The Swede’s bizarre characteristics and weird actions are justified because he is under influence of the generic conventions of the popular West (Cross 19). As a matter of fact, apart from the other characters which contribute and complement his false belief of the Wild West, he is also portrayed by Crane as someone that limits his perception of the world through his sense of sight. As a matter of fact, he relied heavily on the things that he observed around him and he immediately dismissed everyone around him as dangerous as a consequence of his generic conventions of the place as earlier mentioned. Cate reiterates the style and structure that Crane uses in this story, that is, the use of ocular references. However, these ocular references underscore the idea that Stephen Crane’s characters in the story perceive falsely because it is emphasize that seeing truly is not necessarily a consequence in acting responsibly as manifested in the character of the Swede. It is believed that the early perception and impression of the Swede on his companions are already flawed which became worst as the story progresses. For instance, he perceived old Scully as a murderer which leads to thought that everyone in the room wanted to kill him. (Cate 151). This limited and flawed perception of the Swede on the other characters is influenced by his false and distorted perception of the Wild West because of his heavy reliance on his ocular senses in determining the meanings of things and actions around him. As a matter of fact, when old Scully toured him into his hotel to assure him that there is no danger, all he sees is nothing lese but the shadow is in the hotel (Crane 392-419).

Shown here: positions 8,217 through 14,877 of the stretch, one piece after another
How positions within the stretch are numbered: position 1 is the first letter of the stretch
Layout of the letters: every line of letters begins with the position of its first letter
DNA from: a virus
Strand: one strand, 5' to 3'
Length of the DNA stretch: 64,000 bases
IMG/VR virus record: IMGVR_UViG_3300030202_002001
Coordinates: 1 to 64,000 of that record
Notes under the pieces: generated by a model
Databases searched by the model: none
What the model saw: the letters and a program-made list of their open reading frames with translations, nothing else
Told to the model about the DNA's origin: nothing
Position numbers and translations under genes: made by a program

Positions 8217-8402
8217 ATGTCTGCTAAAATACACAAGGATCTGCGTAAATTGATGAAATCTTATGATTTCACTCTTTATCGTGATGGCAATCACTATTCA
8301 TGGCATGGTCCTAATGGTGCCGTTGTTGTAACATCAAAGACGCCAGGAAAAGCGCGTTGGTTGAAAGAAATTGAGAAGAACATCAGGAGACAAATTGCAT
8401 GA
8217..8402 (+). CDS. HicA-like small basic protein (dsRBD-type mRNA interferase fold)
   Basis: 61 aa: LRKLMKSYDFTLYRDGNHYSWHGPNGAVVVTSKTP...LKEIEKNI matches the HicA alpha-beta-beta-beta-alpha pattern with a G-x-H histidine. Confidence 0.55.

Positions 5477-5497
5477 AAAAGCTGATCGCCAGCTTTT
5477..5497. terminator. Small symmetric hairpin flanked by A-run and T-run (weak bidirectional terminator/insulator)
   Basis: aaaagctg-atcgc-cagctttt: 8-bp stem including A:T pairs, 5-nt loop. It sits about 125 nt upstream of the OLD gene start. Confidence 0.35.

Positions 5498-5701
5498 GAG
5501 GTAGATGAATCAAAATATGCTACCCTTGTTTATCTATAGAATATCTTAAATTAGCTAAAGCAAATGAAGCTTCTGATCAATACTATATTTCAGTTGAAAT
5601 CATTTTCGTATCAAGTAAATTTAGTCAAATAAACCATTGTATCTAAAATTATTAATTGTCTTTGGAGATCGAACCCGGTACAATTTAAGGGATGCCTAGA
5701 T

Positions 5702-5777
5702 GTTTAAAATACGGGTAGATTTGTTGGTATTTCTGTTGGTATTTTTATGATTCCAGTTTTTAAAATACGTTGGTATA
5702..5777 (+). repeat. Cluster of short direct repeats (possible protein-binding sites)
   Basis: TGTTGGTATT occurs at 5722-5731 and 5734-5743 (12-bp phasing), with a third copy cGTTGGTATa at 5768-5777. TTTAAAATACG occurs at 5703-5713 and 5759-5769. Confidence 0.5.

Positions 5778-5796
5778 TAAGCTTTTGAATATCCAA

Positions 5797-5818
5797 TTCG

Furthermore, this flawed perception lead to a distorted conception of reality that deludes the Swede in suspecting a community, that is, the Wild West, of inflicting danger and death upon him. Church in his article The Determined Stranger affirm the Easterner’s observation of the Swede’s paranoia and anxiety—his reading of dime novels. Church justifies this weird attitude of the Swede towards the other characters as he described the Swede as an “outspoken, brutal dime-novel hero” (Church 100). As established in the earlier paragraphs, the Swede’s bizarre characteristics is a sign of his hyper-alert on his reading of dime novels that caused him to see every sign in the community as a representation of violence. Because of his he creates an identity that is similar to that of what he perceives to be appropriate in the setting, that is, an arrogant dime novel hero. However, instead of fulfilling a hero’s end he is portrayed as an immature stranger that fails to integrate himself inn a community that he thought he knew well but didn’t. What he think is appropriate to do in such setting is to reveal to others that his suspicions are correct. This is precisely the reason why he got what eh expected. This is because the others who wished to assimilate or silence him failed in the process. They don’t have a choice but to reveal their hidden characters, that is, the killing and cheating because of the unsurpassable conviction of the Swede on what they should really are (Church 101).
As a conclusion, the Swede brought about his death and his downfall by too much belief in the idea propagated by his dime novels about the setting of the Wild West. While this is not truly attributed as his weakness because this is merely a consequence of several psychological and mythical factors, still his own actions brought about hi demise. Because of his paranoia and anxiety, he has become so defensive that made they other characters misunderstood him in the process. This misunderstanding is rooted in the Swede’s bizarre characters because of his suspicion of human character.
Crane, Stephen. The Blue Hotel. In Corinne Demas (ed). Great American Short
Stories: From Hawthorne to Hemingway. USA: Spark Educational Publishing,